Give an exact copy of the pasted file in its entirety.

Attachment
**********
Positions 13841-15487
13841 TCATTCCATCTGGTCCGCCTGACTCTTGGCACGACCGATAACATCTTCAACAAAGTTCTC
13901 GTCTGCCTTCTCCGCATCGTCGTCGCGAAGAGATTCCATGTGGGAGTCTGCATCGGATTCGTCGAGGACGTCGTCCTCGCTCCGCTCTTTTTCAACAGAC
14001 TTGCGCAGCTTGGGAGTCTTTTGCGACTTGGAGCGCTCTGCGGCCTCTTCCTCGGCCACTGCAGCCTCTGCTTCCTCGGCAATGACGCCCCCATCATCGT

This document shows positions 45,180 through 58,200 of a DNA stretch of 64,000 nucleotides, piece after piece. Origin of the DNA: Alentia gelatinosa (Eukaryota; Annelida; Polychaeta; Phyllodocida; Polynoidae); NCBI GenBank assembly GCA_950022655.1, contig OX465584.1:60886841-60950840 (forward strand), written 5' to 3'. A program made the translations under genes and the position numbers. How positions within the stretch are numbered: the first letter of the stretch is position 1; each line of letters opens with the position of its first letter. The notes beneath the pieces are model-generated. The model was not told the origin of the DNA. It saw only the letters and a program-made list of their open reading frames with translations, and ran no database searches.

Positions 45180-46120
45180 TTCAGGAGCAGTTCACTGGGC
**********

Positions 13841-15487
13841 TCATTCCATCTGGTCCGCCTGACTCTTGGCACGACCGATAACATCTTCAACAAAGTTCTC
13901 GTCTGCCTTCTCCGCATCGTCGTCGCGAAGAGATTCCATGTGGGAGTCTGCATCGGATTCGTCGAGGACGTCGTCCTCGCTCCGCTCTTTTTCAACAGAC
14001 TTGCGCAGCTTGGGAGTCTTTTGCGACTTGGAGCGCTCTGCGGCCTCTTCCTCGGCCACTGCAGCCTCTGCTTCCTCGGCAATGACGCCCCCATCATCGT

This document shows positions 45,180 through 58,200 of a DNA stretch of 64,000 nucleotides, piece after piece. Origin of the DNA: Alentia gelatinosa (Eukaryota; Annelida; Polychaeta; Phyllodocida; Polynoidae); NCBI GenBank assembly GCA_950022655.1, contig OX465584.1:60886841-60950840 (forward strand), written 5' to 3'. A program made the translations under genes and the position numbers. How positions within the stretch are numbered: the first letter of the stretch is position 1; each line of letters opens with the position of its first letter. The notes beneath the pieces are model-generated. The model was not told the origin of the DNA. It saw only the letters and a program-made list of their open reading frames with translations, and ran no database searches.

Positions 45180-46120
45180 TTCAGGAGCAGTTCACTGGGC